Protection, steel, and the law of unintended conseqeunces


Matthew Stevens has an interesting piece in the AFR on steel products and protection. It is a great example of the unintended (but predictable) consequences of poorly thought out government intervention in international trade.

In summary, China introduced export tariffs on its own exports of ‘basic’ steel (called hot rolled coil or HRC). HRC is an input into a variety of coated steel products. China introduced these export restrictions as a result of western fears that China was going to swamp world steel markets with cheap products.

Now obviously, Chinese firms that use HRC to produce coated steel products do not have to pay the export tariff. They buy local at the ‘tariff free’ price. This means that they can undercut other firms on the international market for the coated steel products!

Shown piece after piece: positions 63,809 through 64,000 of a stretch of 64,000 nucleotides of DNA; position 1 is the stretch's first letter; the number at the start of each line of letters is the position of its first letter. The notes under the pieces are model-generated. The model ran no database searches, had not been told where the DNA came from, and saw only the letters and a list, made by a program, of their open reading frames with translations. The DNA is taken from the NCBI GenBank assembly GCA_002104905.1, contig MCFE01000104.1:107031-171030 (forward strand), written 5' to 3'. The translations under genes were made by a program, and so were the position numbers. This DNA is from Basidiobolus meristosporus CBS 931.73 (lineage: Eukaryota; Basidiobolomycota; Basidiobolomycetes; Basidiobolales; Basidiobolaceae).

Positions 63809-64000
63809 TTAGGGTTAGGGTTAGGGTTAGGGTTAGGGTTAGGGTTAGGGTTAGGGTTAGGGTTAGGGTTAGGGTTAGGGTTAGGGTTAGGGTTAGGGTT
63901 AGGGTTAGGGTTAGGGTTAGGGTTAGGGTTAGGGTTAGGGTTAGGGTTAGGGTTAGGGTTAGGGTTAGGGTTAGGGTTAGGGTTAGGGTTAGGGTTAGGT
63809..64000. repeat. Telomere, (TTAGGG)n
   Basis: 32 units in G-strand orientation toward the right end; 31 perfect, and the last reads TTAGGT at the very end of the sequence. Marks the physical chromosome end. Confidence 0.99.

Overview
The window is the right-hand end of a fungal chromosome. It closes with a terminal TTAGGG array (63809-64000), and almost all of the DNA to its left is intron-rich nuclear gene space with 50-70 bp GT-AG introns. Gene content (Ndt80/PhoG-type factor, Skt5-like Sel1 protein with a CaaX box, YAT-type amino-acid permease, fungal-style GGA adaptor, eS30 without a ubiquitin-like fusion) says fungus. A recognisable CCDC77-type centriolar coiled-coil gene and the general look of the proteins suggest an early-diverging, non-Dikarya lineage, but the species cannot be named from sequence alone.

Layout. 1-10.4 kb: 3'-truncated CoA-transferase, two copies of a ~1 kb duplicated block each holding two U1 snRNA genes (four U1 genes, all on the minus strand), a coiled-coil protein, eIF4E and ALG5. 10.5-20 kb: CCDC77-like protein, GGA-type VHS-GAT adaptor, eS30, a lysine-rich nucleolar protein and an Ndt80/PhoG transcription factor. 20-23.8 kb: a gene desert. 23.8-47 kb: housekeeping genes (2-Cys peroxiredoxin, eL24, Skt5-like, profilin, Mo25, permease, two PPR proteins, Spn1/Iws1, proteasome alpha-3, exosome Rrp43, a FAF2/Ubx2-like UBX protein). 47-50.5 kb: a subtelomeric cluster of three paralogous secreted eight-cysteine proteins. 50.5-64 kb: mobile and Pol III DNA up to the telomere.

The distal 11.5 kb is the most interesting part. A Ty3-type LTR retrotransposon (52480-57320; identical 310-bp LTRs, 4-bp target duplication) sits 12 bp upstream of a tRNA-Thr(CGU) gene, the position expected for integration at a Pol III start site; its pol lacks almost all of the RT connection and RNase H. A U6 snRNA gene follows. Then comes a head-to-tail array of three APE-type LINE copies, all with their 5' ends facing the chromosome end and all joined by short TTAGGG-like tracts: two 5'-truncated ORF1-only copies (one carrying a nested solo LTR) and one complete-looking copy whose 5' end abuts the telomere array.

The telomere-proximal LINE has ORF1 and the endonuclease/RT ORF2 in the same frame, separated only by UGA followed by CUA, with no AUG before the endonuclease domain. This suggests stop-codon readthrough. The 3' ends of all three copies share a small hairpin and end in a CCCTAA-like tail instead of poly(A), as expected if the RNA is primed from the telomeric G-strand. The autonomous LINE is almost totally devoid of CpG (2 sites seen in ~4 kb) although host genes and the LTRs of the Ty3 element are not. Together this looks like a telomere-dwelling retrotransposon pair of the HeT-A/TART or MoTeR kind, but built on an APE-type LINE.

The result?

[T]he EU wants a protective 50 per cent duty slapped on Chinese coated-steel imports …

So, the cheap producer can’t win. Nor can the consumer. And of course, hitting the cheap producer at the input stage just pushes the ‘problem’ to the next stage of production. Where does it stop? At whatever stage of production where it is impossible to import the product from China.

One Response to "Protection, steel, and the law of unintended conseqeunces"
  1. Years ago when I visited Poland I found very interesting business established on the Polish/German border.

    The Poles had huge duties on imported cars, but much lower duties on imported parts. The business was simple. It consisted of a disassembly and packing factory on the German side of the border. There was a companion reassembly factory on the Polish side. Luxury (and stolen cars) were disassembled on the German side, imported as parts by the Poles, and reassembled!

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